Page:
Italians keen on promoting Sicilian wines
By Stephen Quinn, Special to The China Post
June 28, 2012, 12:08 am TWN
Special to The China Post--Until about three decades ago, much of the wine from Sicily was bland and sold in bulk. That situation has changed.
Now Sicily produces almost a fifth of Italy's wine, and Italy remains the globe's largest producer.
Michele Shah markets wine for Sicily. She said quality had leapt since the 1980s, and benchmark vineyards like Planeta and Donnafugata had established the island's reputation worldwide.
A major factor was the move away from international varieties like cabernet sauvignon or riesling, and a concentration on indigenous grape varieties.
“Over the past 15 to 20 years IRVOS (the regional institute for viticulture and olive oil) has contributed enormously — helping with vineyard management, research and clonal selection of indigenous varietals. Sicily's current production focuses on elegance and quality.”
Dario Cartabellotta, director of IRVOS, believes success came from focusing on local grape varieties. He organized a tasting from most of Sicily's 24 regions.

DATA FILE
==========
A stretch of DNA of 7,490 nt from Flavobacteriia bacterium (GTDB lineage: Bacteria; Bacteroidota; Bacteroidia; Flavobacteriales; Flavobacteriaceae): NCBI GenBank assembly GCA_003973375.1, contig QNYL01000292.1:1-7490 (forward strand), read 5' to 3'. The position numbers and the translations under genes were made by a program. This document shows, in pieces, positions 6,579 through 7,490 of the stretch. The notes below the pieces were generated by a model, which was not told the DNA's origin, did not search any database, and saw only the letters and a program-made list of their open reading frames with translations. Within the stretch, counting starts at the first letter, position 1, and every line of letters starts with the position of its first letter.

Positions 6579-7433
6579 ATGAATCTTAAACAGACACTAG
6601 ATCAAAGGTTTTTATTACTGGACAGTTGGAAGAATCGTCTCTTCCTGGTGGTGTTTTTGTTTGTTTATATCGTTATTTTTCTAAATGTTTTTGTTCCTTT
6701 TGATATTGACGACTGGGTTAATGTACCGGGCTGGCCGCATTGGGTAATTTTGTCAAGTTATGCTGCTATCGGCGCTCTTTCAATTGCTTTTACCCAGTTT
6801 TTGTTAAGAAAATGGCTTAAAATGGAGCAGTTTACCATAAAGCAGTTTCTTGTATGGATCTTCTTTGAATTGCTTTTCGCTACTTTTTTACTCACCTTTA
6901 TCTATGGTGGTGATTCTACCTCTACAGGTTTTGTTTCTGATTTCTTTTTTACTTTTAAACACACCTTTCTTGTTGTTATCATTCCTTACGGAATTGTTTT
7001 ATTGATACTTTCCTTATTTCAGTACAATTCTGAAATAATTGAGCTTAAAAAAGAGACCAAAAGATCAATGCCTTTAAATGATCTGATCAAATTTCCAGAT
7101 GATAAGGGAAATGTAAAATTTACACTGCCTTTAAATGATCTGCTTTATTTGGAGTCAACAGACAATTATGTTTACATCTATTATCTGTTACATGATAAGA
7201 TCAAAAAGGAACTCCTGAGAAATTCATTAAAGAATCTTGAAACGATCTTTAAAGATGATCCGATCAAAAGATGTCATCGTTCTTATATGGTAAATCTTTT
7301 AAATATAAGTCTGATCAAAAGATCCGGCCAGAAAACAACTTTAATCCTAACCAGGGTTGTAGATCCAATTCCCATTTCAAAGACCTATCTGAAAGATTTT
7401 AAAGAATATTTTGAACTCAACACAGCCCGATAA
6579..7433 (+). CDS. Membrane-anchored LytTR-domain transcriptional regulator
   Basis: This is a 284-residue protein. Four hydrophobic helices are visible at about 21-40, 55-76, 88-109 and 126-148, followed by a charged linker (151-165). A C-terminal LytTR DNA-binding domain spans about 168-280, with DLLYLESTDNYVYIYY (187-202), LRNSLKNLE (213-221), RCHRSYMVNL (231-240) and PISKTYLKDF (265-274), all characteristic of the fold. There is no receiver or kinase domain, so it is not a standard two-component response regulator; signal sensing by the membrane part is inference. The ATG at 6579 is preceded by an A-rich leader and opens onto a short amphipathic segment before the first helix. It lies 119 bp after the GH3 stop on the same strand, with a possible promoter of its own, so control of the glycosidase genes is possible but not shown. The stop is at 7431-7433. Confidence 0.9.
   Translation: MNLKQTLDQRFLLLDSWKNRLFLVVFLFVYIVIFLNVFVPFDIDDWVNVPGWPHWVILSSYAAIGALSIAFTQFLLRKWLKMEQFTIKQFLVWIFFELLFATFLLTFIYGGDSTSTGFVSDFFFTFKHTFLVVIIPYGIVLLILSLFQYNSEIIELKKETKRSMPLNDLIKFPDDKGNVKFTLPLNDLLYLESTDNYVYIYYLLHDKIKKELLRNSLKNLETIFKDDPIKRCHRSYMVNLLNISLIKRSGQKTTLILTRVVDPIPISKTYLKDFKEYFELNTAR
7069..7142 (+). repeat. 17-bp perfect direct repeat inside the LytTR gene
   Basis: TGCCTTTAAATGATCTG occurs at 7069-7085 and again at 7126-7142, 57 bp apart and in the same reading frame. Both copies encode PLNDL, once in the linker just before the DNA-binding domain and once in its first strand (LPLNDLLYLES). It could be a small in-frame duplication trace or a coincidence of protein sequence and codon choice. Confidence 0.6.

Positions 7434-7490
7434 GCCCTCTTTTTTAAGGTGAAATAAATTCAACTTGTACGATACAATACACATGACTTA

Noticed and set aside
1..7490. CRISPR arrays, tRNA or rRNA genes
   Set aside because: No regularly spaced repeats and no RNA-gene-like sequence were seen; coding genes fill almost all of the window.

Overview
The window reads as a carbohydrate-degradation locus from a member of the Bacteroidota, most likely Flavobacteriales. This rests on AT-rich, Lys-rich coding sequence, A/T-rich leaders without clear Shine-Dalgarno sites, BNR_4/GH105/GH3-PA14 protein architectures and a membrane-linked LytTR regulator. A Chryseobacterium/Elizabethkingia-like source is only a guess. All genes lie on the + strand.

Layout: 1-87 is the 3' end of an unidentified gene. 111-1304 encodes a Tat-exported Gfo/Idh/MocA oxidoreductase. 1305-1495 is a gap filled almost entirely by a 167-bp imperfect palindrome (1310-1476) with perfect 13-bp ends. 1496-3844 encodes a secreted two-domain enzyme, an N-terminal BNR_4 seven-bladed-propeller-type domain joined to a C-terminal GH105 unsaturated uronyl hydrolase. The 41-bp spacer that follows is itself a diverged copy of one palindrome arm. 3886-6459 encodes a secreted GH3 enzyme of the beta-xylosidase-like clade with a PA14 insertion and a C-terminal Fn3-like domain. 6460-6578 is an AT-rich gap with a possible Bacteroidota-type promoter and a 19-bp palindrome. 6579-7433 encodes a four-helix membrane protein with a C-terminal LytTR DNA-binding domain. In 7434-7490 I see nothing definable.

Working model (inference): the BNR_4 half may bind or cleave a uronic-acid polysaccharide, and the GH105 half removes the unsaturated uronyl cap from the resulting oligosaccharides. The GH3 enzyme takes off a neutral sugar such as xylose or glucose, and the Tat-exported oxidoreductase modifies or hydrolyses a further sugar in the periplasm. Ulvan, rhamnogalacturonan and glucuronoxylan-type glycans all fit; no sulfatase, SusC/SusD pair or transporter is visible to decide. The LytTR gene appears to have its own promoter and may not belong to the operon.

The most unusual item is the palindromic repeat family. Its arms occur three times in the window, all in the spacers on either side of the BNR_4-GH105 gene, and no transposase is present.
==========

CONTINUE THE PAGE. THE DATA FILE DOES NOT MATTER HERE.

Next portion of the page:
“Indigenous grape varieties show the character of our wine,” he said. “Sicily is a continent and thanks to its diverse microclimate we are able to produce wines of market appeal, from easy drinking to the more structured and complex wines with a true Sicilian imprint.”
Sicily has such a range of climates that in some regions the harvest starts as early as July, while in others it does not end until November.
The Italian government is keen to let the world know of Sicily's potential. Earlier this year it paid for 30 masters of wine to spend eight days in Sicily. Masters of wine (MW) are always busy people, and to get a tenth of all the MWs on the planet in one place was a remarkable achievement.